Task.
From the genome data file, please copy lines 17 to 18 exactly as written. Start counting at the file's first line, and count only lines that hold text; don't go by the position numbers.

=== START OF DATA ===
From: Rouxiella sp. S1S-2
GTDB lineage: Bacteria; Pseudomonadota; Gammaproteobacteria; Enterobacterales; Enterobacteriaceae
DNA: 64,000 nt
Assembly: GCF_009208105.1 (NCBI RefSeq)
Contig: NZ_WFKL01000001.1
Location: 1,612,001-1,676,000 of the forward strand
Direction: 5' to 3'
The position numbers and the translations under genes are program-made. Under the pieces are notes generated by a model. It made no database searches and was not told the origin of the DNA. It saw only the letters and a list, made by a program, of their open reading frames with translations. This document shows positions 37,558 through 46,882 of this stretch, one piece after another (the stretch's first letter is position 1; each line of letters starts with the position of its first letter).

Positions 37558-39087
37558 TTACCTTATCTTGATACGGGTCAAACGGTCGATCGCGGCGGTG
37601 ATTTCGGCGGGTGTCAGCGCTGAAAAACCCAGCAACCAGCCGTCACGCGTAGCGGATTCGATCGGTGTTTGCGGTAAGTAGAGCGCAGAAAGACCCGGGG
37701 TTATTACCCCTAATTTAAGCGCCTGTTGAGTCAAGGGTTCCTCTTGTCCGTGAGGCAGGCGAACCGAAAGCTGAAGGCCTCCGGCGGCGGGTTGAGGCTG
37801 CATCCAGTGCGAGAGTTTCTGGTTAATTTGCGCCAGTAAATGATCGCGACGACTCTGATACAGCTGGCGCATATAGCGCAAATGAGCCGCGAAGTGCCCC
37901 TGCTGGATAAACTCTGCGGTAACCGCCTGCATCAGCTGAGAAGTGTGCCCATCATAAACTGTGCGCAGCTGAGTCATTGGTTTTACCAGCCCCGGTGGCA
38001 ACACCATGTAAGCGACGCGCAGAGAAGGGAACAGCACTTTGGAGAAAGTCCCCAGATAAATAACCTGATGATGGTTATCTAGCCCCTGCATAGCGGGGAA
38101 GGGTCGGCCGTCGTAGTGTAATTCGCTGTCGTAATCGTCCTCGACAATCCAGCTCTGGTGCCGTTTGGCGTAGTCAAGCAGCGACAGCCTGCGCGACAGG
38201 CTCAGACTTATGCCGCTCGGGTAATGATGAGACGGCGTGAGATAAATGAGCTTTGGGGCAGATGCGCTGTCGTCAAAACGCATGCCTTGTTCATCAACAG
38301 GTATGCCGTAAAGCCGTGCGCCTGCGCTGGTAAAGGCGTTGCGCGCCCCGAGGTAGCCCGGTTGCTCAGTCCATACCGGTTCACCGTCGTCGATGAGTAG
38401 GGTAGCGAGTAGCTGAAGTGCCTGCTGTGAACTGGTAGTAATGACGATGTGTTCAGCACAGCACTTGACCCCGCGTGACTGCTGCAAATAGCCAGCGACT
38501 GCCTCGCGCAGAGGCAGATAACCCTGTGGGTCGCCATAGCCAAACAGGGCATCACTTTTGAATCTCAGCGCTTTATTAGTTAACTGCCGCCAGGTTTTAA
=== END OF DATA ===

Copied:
38201 CTCAGACTTATGCCGCTCGGGTAATGATGAGACGGCGTGAGATAAATGAGCTTTGGGGCAGATGCGCTGTCGTCAAAACGCATGCCTTGTTCATCAACAG
38301 GTATGCCGTAAAGCCGTGCGCCTGCGCTGGTAAAGGCGTTGCGCGCCCCGAGGTAGCCCGGTTGCTCAGTCCATACCGGTTCACCGTCGTCGATGAGTAG